Basic HSE information about Working in explosive environments and set of tools to be used at work

Working in explosive environments

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  1. Use only certified and approved tools.
  2. Make sure there is no ignition source in a hazardous area.
  3. Do not ignore leaks but report them immediately to your manager.
  4. Do not perform hot work within 2 hours after a hazardous liquid is delivered.
  5. Clean up spills immediately.


Around the world, there are several directives for working in explosive environments and situations where there is a risk of gas and dust explosion. The purpose of the directives is that employers must ensure the safety and health of workers in areas with explosion hazards. This involves the control of conditions in an explosive atmosphere, in situations where it is not possible to eliminate the explosion hazard by substitution of substances. Strict requirements are therefore imposed on the workplace, on work equipment and on materials.

In Europe they use the ATEX 153 directives. ATEX is the abbreviation for the French words ATmosphères EXplosibles. In the USA this is governed by the National Electrical Code (NEC), in Canada by the Canadian Electrical Code (CEC).
Globally, the standards are set by the International Electrotechnic Commission (IEC). The standards on explosion safety are the IECEx standards and deal with the certification of products and personal competences. The purpose of IECEx is to harmonize national and international Ex standards.

In addition to the directives to protect people who work in explosive environments, there are also directives for manufacturers that deal with standards equipment and products must meet.

Employer measures:

  • classify work environment into zones (areas with risk of explosions)
  • identify what explosive substances are and in what quantities they are present
  • what ignition sources exist and what their risks are in the work environment
  • assess explosion risks and take precautionary measures
  • a plant responsible employee must properly construct, inspect and maintain plants within the hazardous area
  • train and certify employees

Only suitably trained persons should work in explosive environments.

What will you learn during a training course?

  • what the risks are from and in the workplace
  • when and where explosions may occur
  • what ignition sources you may have to deal with
  • what hazard zones a facility is classified in and what that zoning means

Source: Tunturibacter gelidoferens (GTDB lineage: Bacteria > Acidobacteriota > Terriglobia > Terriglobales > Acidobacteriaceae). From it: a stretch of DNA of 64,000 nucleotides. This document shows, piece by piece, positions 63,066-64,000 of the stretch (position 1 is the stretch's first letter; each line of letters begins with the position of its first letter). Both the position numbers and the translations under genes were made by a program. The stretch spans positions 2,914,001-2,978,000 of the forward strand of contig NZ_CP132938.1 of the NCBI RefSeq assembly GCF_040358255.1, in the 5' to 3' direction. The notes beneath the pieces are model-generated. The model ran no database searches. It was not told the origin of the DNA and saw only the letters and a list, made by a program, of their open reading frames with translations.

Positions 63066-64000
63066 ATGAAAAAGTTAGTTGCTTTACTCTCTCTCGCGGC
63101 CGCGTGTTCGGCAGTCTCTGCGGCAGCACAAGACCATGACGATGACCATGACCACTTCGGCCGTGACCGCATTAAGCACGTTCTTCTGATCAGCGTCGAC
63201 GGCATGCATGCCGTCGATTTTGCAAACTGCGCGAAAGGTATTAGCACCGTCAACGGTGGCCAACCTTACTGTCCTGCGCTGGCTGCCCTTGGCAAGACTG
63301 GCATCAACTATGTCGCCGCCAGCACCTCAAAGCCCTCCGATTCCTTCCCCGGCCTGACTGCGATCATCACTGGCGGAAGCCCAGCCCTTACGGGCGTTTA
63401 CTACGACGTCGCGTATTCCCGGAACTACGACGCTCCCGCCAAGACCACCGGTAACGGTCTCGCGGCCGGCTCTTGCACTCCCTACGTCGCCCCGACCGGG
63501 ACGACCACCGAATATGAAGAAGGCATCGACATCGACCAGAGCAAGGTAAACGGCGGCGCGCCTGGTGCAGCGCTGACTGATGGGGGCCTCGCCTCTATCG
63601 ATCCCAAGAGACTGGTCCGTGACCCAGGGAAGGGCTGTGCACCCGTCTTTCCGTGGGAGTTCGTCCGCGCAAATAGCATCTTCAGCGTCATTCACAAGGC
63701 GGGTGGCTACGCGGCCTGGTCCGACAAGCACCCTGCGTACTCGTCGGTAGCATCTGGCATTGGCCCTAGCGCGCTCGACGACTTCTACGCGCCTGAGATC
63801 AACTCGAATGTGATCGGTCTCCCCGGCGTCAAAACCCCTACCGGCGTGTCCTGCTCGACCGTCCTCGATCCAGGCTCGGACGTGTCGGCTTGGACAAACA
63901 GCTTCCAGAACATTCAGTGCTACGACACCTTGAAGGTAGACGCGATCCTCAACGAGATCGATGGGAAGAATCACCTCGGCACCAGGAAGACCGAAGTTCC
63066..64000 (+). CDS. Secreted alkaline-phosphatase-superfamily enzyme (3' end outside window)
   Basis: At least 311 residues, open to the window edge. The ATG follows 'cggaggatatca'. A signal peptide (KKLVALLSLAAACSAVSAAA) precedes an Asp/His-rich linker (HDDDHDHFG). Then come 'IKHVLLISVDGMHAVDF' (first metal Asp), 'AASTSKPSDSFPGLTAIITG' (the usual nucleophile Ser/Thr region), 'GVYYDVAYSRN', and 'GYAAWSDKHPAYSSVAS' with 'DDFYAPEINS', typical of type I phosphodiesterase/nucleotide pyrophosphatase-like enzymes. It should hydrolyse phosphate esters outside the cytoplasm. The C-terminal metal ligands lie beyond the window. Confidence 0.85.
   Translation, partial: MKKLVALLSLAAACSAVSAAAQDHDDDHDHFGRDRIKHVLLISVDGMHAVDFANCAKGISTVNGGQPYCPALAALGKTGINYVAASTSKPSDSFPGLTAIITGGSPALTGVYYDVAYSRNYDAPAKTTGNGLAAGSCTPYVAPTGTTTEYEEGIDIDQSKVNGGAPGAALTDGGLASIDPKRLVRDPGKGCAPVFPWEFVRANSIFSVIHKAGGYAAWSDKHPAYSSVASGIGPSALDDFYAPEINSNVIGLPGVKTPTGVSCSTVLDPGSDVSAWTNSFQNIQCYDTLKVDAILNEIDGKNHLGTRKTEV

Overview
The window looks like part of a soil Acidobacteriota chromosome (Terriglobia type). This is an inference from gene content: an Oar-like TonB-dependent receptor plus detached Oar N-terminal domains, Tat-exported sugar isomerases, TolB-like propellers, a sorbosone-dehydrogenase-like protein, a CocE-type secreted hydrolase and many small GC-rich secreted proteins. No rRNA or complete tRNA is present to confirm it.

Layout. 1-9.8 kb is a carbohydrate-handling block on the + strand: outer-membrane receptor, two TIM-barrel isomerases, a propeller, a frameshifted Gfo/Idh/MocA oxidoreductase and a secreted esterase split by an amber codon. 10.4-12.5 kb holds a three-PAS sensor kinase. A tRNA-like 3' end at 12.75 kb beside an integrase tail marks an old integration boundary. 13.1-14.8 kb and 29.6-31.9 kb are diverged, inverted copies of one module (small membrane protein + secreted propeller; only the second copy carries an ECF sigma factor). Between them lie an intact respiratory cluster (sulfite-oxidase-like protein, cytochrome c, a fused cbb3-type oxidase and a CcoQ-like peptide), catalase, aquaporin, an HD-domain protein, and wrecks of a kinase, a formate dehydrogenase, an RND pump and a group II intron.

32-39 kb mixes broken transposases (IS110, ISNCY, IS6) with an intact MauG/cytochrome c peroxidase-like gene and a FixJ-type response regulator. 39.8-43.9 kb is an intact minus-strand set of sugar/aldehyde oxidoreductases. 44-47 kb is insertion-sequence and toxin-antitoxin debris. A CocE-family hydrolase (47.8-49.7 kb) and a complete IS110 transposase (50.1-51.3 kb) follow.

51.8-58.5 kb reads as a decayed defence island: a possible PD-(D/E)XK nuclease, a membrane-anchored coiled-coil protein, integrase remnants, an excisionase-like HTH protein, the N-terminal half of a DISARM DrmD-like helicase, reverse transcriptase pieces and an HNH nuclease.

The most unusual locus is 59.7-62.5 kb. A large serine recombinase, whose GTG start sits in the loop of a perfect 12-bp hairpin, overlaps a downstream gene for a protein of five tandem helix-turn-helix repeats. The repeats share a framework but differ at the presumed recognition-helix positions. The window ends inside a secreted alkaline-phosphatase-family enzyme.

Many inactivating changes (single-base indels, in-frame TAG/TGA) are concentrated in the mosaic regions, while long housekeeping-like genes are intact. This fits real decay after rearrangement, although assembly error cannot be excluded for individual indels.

• which devices may be installed or used in which zone and which may not
  • how those devices are marked and what exactly those markings mean
  • the most important thing: how to prevent explosions


There are three basic factors that can cause an explosion. This is called the fire triangle:

  • flammable gas, vapor, mist or dust
  • oxygen or air
  • ignition source (electrical or a non-electrical ignition source)

Static electricity
Consider static electricity as an ignition source. Answer questions such as:

  • how does static electricity arise?
  • and where on can static electricity arise and pose a risk?


  • remove one of the three factors from the fire triangle
  • removing the ignition source is most practical (also consider static electricity as an ignition source)
  • replace a combustible substance with a substance with no or less combustible properties
  • keep a flammable substance within a process and do not allow it to mix with the plant environment
  • work with ventilation: the concentration of the lower explosion limit cannot be reached
  • work under low-oxygen conditions
  • remove ignition sources in places where there may be a risk of explosion
  • ignition sources must meet an appropriate level of protection so that the probability of ignition is sufficiently reduced
  • clean up spills immediately
  • use only certified and approved tools
  • do not perform hot work within 2 hours of delivering a hazardous liquid
  • do not ignore leaks but report them immediately to your manager

Explosion hazard areas must be clearly marked with a warning triangle.


  • alerts indicate the potential for danger
  • understanding of zoning of the work environment (areas at risk of explosions)
  • permit to work: what personal protective equipment and tools are required
  • task risk analysis: what additional personal protective equipment, if any, is needed
  • training: what are the principles and operation of different protection methods for electrical and mechanical equipment
  • understanding the origins of explosion hazards and recognizing hazardous situations
  • make a last minute risk analysis before you start to work

No accurate information about personal protective equipment? Ask your manager about it.


If you suspect that there may be a risk of explosion, for example due to static electricity, call in an expert. He or she will give advice on measures to limit the generation of static electricity or how to dispose of a static charge safely.
Any incident that occurs can have serious consequences for people, facilities and the environment. Make sure you are familiar with the proper procedure in case incidents occur.

Start your daily work with safety!

Onscreen presentation is very useful to use during work preparation or toolbox meetings. It provides short and concrete information. Five questions and answers at the end of presentation can be used to make the meeting more interactive and to give conversation a boost.

Be always prepared for the work!

It is of utmost importance to be well prepared before you start the work.
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